As Ottawa limps across the finish line of its snowiest January on record, cherry blossoms are blooming at the legislature in coastal Victoria, B.C.
Millions of Canadians were hiding out this week under extreme cold warnings stretching across the map, even as some East Coast cities enjoyed moderate temperatures.
According to experts, these co−existing extremes have been predicted for some time — and they’re likely here to stay.
"This is the kind of thing people have been predicting for years," said Konrad Gajewski, a professor of geography and environment at the University of Ottawa.
"This kind of pattern of more alternation, more extremes, both in terms of warm and cold conditions is what we’re expecting for the future."
Central Canada’s cold snap comes from the oscillating upper wind patterns of the jet stream, pushing the cold air down from the north with the polar vortex.
At the same time, the large "waves" in the wind patterns push some warm air north, explaining comparatively warm temperatures on the coasts.
The exact role climate change plays in the pattern’s changes is an ongoing discussion in the scientific community, but a common belief says it’s the result of a warming Arctic.
"It’s thought that as the Arctic warms up because the ice is melting back, we’re going to have more of a situation where you have what we call ’waviness’ in the polar vortex," Gajewski said.
This "waviness" in the upper wind’s pattern could be carrying cold further and further south into south and central Canada, and pushing warm air further north along the coast.
Atmospheric physics professor Kent Moore at the University of Toronto says the striking weather patterns show how the world’s climate system is intimately coupled, and how changes in the coldest and warmest regions can be felt in central Canadian cities.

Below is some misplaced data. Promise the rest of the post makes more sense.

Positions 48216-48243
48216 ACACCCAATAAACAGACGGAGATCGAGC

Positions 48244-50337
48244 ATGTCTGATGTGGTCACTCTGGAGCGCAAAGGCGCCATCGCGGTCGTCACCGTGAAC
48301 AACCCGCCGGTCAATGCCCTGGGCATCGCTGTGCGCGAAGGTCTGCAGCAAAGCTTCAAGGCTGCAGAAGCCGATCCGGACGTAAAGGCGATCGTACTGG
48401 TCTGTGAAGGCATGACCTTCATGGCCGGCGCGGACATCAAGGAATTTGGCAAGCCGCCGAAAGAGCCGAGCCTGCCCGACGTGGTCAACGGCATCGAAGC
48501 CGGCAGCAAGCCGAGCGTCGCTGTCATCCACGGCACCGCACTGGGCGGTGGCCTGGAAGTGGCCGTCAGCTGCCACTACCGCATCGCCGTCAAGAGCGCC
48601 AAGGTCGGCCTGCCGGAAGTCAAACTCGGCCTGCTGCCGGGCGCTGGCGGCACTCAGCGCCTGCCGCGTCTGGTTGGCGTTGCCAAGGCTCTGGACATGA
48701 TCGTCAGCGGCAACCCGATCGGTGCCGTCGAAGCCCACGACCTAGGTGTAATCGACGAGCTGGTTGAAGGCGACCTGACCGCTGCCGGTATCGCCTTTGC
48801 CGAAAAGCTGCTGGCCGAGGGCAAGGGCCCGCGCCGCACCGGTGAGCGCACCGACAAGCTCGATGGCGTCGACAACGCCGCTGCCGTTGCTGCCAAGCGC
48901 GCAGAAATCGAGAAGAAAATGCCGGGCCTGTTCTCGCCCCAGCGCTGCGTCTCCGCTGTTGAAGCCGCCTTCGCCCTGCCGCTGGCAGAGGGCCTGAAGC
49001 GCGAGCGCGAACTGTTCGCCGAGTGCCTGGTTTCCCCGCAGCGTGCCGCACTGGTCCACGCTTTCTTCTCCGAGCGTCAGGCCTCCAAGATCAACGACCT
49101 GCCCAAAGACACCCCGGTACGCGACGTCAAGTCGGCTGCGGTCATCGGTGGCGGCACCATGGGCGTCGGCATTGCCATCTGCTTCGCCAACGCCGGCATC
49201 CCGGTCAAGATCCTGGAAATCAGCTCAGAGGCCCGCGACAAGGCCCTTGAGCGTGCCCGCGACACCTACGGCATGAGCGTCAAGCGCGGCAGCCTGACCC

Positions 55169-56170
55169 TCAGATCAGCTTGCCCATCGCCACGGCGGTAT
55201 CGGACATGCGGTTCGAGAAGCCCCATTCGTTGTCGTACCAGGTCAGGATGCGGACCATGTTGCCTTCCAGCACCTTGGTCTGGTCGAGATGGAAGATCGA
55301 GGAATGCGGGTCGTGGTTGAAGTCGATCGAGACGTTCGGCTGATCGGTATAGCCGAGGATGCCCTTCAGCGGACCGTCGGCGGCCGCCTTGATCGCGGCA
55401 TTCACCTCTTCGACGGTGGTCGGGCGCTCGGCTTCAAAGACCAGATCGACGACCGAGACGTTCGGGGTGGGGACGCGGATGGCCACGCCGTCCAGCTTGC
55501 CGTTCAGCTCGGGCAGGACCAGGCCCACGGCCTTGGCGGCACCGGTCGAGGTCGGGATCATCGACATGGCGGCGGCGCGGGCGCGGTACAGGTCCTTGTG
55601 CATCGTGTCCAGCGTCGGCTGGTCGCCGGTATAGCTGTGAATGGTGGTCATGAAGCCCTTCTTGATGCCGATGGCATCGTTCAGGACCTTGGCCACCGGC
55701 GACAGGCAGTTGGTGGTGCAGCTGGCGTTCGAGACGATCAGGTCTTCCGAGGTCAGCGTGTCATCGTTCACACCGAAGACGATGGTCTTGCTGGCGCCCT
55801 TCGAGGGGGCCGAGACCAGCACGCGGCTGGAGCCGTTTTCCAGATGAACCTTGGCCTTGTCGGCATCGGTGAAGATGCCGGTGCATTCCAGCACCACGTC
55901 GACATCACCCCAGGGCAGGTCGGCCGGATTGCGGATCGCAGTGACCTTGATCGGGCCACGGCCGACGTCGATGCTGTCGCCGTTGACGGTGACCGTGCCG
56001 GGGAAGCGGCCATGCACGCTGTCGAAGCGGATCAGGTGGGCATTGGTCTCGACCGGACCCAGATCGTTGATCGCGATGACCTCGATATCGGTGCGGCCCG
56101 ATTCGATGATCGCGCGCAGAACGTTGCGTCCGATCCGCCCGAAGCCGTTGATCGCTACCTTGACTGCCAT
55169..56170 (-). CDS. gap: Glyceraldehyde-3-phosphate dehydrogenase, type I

As an example, Moore pointed to the theory that the waves in upper wind patterns are moving slower, with larger amplitudes as a possible result of warming in the Arctic.
"The largest changes in the climate are occurring in the Arctic and some would say, ’Who cares? I live in mid−latitudes, why should I care about that stuff?’" Moore said.
"The Earth is kind of a small place and so things that happen in the Arctic don’t stay in the Arctic."
This interconnectedness of the world’s climate system also explains the impacts from El Nino systems on Canada, Moore said.
David Atkinson, a climate professor at the University of Victoria, said the jet stream’s behaviour could also make the increasingly frequent, intense storms on the East Coast gain even more strength.
"If the air is kind of moving apart, it allows surface air to rise more easily," Atkinson said. "That helps a storm to work, storms depend on rising air."
Gajewski said the arrival of long−predicted weather patterns means it’s time for all levels of government to seriously plan for changes that are already hitting Canada in the form of sweltering heat waves in the summer and record cold in the winter.
This could mean more snow−clearing and flood response on the municipal level and global warming mitigation efforts across the board.
In Ottawa, Gajewski pointed to some ongoing local efforts like more bicycle lanes and efforts to plow some of them in the winter.
"A lot of it would just be common sense. It’s going to get hotter in the summers and we’re going to get perhaps more snow, more rain, more extreme conditions, more floods," Gajewski said.
"Cities have to be planned to deal with that kind of thing."
For cities like Ottawa, which just completed its twelfth straight day of round−the−clock plowing, people shouldn’t plan to retire their shovels any time soon.
"We’re going to have to shovel more often."
Holly McKenzie−Sutter, The Canadian Press